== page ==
Another starter for Global Solo Challenge
Published on November 20th, 2023
On a gray autumn afternoon in the bay of A Coruña, with light southwesterly winds, Andrea Mura started the 2023-24 Global Solo Challenge on November 18, joining the fleet of thirteen competitors already at sea. His Open 50 Vento di Sardegna proudly displaying the Italian flag and the Sardinian standard on its hull.
For Mura, whose sailing career has spanned from Olympic campaigns to the America’s Cup, circumnavigating the world solo was a dream he no longer wanted to postpone. The innovative format of the Global Solo Challenge immediately appealed to him, providing the opportunity to realize a project he had failed to fulfill in 2016.
“I was aiming for the Vendée Globe because I wanted to push myself beyond the competitions I had already won. Unfortunately, that project did not come to fruition. Now, the GSC offers me the opportunity to sail around the world with my 23-year-old boat.”
Indeed, Vento di Sardegna, born from the design of Umberto Felci, has always proven to be sturdy, reliable, and well-built, and with a proven track record of results. Mura had purchased it as a training boat before transitioning to the IMOCA class. Nonetheless, over the years, he had optimized and kept the boat competitive. He changed the mast and the rigging, lightened the bulb, and, thanks to the sponsor Lamborghini, rebuilt the rudders and stanchions in titanium.
However, on several occasions, he almost decided to abandon the GSC project, but in mid-August, he made the final decision: he would be on the starting line on November 18th.
“The support of my family, especially my wife Daniela Faranna, who always encouraged me to realize this dream, was fundamental. For me, being on the starting line is already a victory. This achievement is shared with a small group of people, few but crucial, who worked tirelessly to prepare the boat and everything necessary for sailing around the world.
“Their motivation pushed me to pursue my goal. Special thanks also go to Marco Nannini, organizer of the GSC, both for creating this event and for his availability and technical support, with advice and suggestions that simplified and accelerated the preparation. A heartfelt thank you to everyone!”
In the three months following the decision to depart, Mura lived in suspense, sleeping only a few hours a night to finish the preparations. As a racer and athlete, he would have preferred more time to work “with a smile” and without hurry. However, in the end, he had to focus on the main goal: preparing the boat to sail quickly and safely.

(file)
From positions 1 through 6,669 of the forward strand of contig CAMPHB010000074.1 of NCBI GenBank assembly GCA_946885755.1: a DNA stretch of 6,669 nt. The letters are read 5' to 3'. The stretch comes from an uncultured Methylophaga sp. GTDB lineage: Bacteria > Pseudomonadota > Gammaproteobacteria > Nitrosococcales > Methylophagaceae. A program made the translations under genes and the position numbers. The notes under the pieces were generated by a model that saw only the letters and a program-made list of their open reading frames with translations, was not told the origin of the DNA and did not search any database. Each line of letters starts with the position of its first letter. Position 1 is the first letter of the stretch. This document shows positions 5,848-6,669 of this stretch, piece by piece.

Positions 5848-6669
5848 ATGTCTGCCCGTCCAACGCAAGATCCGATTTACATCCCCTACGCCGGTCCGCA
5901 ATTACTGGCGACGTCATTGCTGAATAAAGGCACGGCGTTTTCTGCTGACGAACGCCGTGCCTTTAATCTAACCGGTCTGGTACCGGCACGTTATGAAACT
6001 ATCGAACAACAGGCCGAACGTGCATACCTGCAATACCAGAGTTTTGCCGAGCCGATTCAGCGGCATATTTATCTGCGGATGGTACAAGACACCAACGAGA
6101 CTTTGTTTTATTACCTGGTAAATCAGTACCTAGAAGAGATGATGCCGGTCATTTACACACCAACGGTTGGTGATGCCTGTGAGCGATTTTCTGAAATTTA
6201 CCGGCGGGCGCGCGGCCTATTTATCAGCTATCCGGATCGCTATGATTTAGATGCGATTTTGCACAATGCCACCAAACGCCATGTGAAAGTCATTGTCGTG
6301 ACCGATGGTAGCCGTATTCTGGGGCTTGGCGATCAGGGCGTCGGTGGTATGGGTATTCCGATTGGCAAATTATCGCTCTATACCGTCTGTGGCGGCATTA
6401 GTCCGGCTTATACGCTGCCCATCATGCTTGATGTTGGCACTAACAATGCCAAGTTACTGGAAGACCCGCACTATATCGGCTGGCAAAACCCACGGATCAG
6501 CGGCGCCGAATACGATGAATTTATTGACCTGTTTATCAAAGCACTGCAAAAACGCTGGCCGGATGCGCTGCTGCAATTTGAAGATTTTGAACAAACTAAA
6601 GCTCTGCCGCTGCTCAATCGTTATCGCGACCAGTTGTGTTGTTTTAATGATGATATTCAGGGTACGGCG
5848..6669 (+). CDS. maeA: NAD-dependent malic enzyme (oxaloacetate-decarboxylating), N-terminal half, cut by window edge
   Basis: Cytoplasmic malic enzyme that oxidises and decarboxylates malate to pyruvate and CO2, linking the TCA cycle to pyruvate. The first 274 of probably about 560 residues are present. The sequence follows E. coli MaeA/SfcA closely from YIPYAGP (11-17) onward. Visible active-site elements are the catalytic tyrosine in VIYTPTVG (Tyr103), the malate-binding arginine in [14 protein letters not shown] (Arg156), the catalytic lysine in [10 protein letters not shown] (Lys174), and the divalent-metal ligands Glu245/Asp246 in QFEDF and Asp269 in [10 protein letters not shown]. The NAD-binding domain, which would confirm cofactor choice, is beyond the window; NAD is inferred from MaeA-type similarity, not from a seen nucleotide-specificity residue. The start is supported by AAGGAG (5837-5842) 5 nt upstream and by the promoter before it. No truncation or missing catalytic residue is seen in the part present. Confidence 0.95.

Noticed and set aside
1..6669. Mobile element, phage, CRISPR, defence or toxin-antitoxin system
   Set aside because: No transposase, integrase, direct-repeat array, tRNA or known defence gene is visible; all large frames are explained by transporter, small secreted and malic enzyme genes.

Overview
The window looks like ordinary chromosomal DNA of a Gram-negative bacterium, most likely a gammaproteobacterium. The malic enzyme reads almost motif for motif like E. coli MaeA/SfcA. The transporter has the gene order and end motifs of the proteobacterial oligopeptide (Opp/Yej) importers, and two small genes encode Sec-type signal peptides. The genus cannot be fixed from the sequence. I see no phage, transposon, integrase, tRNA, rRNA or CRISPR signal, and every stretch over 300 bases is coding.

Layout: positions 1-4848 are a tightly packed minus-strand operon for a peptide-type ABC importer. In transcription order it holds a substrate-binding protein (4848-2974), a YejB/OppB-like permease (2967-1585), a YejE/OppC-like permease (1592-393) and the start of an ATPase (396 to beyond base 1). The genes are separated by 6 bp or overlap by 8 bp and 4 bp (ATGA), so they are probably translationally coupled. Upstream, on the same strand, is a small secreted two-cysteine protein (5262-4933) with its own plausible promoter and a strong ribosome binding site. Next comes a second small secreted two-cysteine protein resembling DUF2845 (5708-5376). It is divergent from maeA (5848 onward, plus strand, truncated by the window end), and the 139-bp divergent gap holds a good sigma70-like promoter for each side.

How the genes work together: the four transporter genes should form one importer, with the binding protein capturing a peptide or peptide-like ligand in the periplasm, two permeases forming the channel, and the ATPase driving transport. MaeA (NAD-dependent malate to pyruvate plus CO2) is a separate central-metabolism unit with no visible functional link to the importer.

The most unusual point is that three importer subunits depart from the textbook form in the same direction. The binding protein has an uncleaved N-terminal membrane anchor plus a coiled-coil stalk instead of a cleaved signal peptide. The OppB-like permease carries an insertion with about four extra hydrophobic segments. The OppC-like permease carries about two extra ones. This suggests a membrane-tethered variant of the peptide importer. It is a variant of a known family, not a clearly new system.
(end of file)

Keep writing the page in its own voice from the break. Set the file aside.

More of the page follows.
Facing a four-month round-the-world trip is not a light undertaking for Mura. He prepared with the utmost commitment and now aims to achieve the best possible result.
Arriving in A Coruña a week before departure, after a long upwind transfer battling against sea and wind, he set off upwind again, encountering stronger headwinds towards the tip of Finisterre. The Italian skipper stated that his initial strategy is conservative, but once he gets into the rhythm of sailing and regains his strength, he will go on the offensive to catch up with the fleet ahead of him. He does not hide his aspiration to be the first to cross the finish line.
Mura’s boat was previously owned by Pasquale de Gregorio who participated with the boat in the 2000-01 Vendée Globe in the Open 50’ category, which was then called Wind Express. “The GSC meets the interest of many amateur sailors and young people aspiring to participate in the Vendée Globe,” shared de Gregorio. “This was already evident from the initial number of people who had expressed their interest. Furthermore, the fact that the smaller boats start first increases the safety of the entire fleet.”
Now eighty years old, de Gregorio fondly recalls the birth of the vessel from the design of Felci Yachts and built by the SC shipyard in Latina, with the technical specifications of SP Technologies in Southampton.
“It fills me with pride to know that my boat, launched in 2000, continues to sail and is about to complete another round-the-world voyage. For me, she’s like a daughter. My wife Oriana and I personally assembled the hull, deck, and bulkheads. Even though I did not have all the satisfaction I would have wanted at sea, building the boat was a true success. My only regret is not having had a second chance to enjoy her sailing.”
With Mura’s departure, the number of skippers at sea rises to fourteen. The question now is: will the Italian sailor be able to catch up with the smaller boats that started earlier?
Dafydd Hughes and Philippe Delamare are already sailing in the Indian Ocean, navigating in the carousel of depressions. Edouard De Keyser is heading towards Cape Town for some repairs. Louis Robein finally seems to have escaped the light winds of the St. Helena high that the competitors further back will have to try to navigate around, on a longer route but maintaining good winds and high speeds. Alessandro Tosetti has passed the Cape Verde archipelago and is preparing to face the doldrums.
There remains three skippers to start. Kevin Le Poidevin, the Australian skipper of Roaring Forty who has been delayed, has resolved his back problems and the last-minute technical issues with his boat, and is preparing to depart in the coming week.
RTD: Juan Merediz – Class40, Sorolla
RTD: Peter Bourke – Class40, Imagine
DNS: Ivan Dimov – Endur37, Blue Ibis
The inaugural Global Solo Challenge 2023-24 seeks to be a budget-friendly solo, non-stop race around the world. Using a pursuit format for the 2023-24 race, entrants from 34 to 70 feet will depart between August 26 to January 6 from A Coruña, Spain, with the first boat to return deemed the winner.